British Columbia allows sand mine on Indigenous land
British Columbia's ministries of environment and energy have issued an environmental assessment certificate to BURNCO Rock Products' 70-hectare sand, gravel and rock mine, located on the northwest shore of Howe Sound.
Known as the BURNCO project, the mine sits approximately 22 kilometres southwest of Squamish and on the traditional territories of the Squamish Nation, Tsleil Waututh Nation, and Musqueam Indian Band.
Estimates predict the extraction of up to 1.5 million tonnes of aggregate per year over a 16-year mine life. The project includes a marine barge loading facility and marine transportation route within Howe Sound.
"The ministers are confident that the project will be constructed, operated and closed in a way that ensures that no significant adverse effects are likely to occur," a press release from the provincial government states.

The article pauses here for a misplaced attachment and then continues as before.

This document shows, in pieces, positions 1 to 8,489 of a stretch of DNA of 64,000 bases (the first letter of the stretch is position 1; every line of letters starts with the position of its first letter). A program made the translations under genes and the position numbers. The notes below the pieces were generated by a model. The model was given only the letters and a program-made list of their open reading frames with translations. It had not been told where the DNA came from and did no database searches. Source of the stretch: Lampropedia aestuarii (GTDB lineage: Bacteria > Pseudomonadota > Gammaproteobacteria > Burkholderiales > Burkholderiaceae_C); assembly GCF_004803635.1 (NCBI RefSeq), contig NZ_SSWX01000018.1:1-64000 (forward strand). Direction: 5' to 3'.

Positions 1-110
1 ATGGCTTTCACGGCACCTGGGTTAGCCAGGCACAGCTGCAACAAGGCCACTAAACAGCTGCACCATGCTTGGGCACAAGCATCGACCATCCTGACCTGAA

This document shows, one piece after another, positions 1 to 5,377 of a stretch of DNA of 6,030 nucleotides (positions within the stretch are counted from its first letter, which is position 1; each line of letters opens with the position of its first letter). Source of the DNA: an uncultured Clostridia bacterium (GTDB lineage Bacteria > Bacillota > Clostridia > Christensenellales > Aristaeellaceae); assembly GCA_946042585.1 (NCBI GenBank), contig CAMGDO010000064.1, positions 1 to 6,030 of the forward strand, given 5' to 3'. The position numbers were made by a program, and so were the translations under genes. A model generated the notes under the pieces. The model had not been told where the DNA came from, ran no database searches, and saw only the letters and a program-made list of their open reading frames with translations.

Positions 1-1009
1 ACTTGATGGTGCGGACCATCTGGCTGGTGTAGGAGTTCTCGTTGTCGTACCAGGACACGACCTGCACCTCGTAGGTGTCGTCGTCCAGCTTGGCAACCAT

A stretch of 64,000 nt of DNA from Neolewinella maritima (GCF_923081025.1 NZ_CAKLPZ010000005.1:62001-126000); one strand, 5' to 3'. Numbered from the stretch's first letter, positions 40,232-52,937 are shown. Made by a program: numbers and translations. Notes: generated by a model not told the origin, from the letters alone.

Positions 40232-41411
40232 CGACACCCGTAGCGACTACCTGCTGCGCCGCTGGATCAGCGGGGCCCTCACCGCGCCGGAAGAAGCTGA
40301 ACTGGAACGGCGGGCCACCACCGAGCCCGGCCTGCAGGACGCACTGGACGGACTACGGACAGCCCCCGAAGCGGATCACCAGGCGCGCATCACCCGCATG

BURNCO was required to comply with 25 legally-binding conditions in order to maintain compliance with the certificate. The company was also urged to obtain other federal, provincial and local government permits to proceed with construction of the project.
Among the conditions were BURNCO's duty to develop a marine mammal protection plan during construction to address underwater noise, as well as a fish habitat protection and management plan and a wildlife protection plan to assess, monitor and address impacts to wildlife throughout the life of the project. The company also has to design and put in place a water management plan to monitor and manage the impacts from the mine to nearby watersheds and groundwater flow, and it also has to develop an air quality and dust control plan to manage fugitive dust emissions.
The provincial Environmental Assessment Office, on the other hand, "will co-ordinate compliance-management efforts with other government agencies and Indigenous groups to ensure that certificate conditions are met," the statement reads.
According to the official communication, the Squamish Nation indicated its support for the BURNCO Project after having reached a legally-binding agreement with the Calgary-based firm in order to mitigate its members' concerns.